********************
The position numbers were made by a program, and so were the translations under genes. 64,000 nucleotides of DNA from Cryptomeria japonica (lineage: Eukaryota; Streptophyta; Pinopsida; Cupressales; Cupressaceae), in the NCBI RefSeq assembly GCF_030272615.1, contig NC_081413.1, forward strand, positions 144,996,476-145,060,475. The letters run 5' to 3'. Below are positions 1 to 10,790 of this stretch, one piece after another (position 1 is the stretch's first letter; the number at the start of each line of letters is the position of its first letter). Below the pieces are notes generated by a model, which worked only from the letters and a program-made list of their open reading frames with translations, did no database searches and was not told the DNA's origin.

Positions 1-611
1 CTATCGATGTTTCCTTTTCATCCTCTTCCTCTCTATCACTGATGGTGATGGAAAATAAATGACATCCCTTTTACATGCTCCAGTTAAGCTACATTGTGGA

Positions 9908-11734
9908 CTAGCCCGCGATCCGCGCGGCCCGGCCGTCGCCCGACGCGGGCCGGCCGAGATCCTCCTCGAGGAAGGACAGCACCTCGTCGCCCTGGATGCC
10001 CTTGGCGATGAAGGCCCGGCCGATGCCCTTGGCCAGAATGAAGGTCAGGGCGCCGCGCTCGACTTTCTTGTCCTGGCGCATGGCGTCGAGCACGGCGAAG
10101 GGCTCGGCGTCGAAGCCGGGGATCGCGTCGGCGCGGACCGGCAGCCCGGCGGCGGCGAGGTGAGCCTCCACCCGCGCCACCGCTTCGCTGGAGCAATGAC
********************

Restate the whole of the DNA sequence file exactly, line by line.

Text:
The position numbers were made by a program, and so were the translations under genes. 64,000 nucleotides of DNA from Cryptomeria japonica (lineage: Eukaryota; Streptophyta; Pinopsida; Cupressales; Cupressaceae), in the NCBI RefSeq assembly GCF_030272615.1, contig NC_081413.1, forward strand, positions 144,996,476-145,060,475. The letters run 5' to 3'. Below are positions 1 to 10,790 of this stretch, one piece after another (position 1 is the stretch's first letter; the number at the start of each line of letters is the position of its first letter). Below the pieces are notes generated by a model, which worked only from the letters and a program-made list of their open reading frames with translations, did no database searches and was not told the DNA's origin.

Positions 1-611
1 CTATCGATGTTTCCTTTTCATCCTCTTCCTCTCTATCACTGATGGTGATGGAAAATAAATGACATCCCTTTTACATGCTCCAGTTAAGCTACATTGTGGA

Positions 9908-11734
9908 CTAGCCCGCGATCCGCGCGGCCCGGCCGTCGCCCGACGCGGGCCGGCCGAGATCCTCCTCGAGGAAGGACAGCACCTCGTCGCCCTGGATGCC
10001 CTTGGCGATGAAGGCCCGGCCGATGCCCTTGGCCAGAATGAAGGTCAGGGCGCCGCGCTCGACTTTCTTGTCCTGGCGCATGGCGTCGAGCACGGCGAAG
10101 GGCTCGGCGTCGAAGCCGGGGATCGCGTCGGCGCGGACCGGCAGCCCGGCGGCGGCGAGGTGAGCCTCCACCCGCGCCACCGCTTCGCTGGAGCAATGAC